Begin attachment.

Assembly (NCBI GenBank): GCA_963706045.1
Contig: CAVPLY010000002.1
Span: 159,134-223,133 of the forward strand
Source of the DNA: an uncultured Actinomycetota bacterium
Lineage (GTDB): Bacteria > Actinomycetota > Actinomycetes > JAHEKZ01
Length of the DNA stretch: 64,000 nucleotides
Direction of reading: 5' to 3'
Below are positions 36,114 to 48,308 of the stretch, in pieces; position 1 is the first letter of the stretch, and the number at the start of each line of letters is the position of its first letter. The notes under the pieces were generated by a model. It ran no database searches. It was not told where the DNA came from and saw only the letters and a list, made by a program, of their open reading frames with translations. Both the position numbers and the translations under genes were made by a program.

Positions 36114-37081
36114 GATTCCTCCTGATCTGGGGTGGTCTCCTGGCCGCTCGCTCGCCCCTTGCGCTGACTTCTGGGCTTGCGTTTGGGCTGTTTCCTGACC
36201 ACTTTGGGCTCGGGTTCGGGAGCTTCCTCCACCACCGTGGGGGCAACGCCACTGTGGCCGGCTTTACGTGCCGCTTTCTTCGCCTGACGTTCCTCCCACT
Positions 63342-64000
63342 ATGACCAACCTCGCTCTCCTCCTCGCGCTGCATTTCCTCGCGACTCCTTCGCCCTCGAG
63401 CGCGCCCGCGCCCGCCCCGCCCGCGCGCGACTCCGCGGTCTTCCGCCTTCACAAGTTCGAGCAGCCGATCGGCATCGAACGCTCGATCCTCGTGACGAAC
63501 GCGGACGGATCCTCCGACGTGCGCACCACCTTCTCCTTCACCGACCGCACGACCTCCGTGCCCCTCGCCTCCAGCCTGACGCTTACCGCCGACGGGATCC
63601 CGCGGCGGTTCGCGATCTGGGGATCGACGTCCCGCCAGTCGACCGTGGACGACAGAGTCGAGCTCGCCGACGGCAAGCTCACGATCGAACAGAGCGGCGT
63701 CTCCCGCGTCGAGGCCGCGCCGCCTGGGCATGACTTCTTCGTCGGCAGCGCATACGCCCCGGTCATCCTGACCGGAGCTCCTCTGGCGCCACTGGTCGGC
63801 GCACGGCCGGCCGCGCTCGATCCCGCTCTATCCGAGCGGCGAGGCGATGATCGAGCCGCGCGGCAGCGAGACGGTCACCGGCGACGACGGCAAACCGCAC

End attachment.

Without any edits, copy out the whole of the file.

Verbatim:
Assembly (NCBI GenBank): GCA_963706045.1
Contig: CAVPLY010000002.1
Span: 159,134-223,133 of the forward strand
Source of the DNA: an uncultured Actinomycetota bacterium
Lineage (GTDB): Bacteria > Actinomycetota > Actinomycetes > JAHEKZ01
Length of the DNA stretch: 64,000 nucleotides
Direction of reading: 5' to 3'
Below are positions 36,114 to 48,308 of the stretch, in pieces; position 1 is the first letter of the stretch, and the number at the start of each line of letters is the position of its first letter. The notes under the pieces were generated by a model. It ran no database searches. It was not told where the DNA came from and saw only the letters and a list, made by a program, of their open reading frames with translations. Both the position numbers and the translations under genes were made by a program.

Positions 36114-37081
36114 GATTCCTCCTGATCTGGGGTGGTCTCCTGGCCGCTCGCTCGCCCCTTGCGCTGACTTCTGGGCTTGCGTTTGGGCTGTTTCCTGACC
36201 ACTTTGGGCTCGGGTTCGGGAGCTTCCTCCACCACCGTGGGGGCAACGCCACTGTGGCCGGCTTTACGTGCCGCTTTCTTCGCCTGACGTTCCTCCCACT
Positions 63342-64000
63342 ATGACCAACCTCGCTCTCCTCCTCGCGCTGCATTTCCTCGCGACTCCTTCGCCCTCGAG
63401 CGCGCCCGCGCCCGCCCCGCCCGCGCGCGACTCCGCGGTCTTCCGCCTTCACAAGTTCGAGCAGCCGATCGGCATCGAACGCTCGATCCTCGTGACGAAC
63501 GCGGACGGATCCTCCGACGTGCGCACCACCTTCTCCTTCACCGACCGCACGACCTCCGTGCCCCTCGCCTCCAGCCTGACGCTTACCGCCGACGGGATCC
63601 CGCGGCGGTTCGCGATCTGGGGATCGACGTCCCGCCAGTCGACCGTGGACGACAGAGTCGAGCTCGCCGACGGCAAGCTCACGATCGAACAGAGCGGCGT
63701 CTCCCGCGTCGAGGCCGCGCCGCCTGGGCATGACTTCTTCGTCGGCAGCGCATACGCCCCGGTCATCCTGACCGGAGCTCCTCTGGCGCCACTGGTCGGC
63801 GCACGGCCGGCCGCGCTCGATCCCGCTCTATCCGAGCGGCGAGGCGATGATCGAGCCGCGCGGCAGCGAGACGGTCACCGGCGACGACGGCAAACCGCAC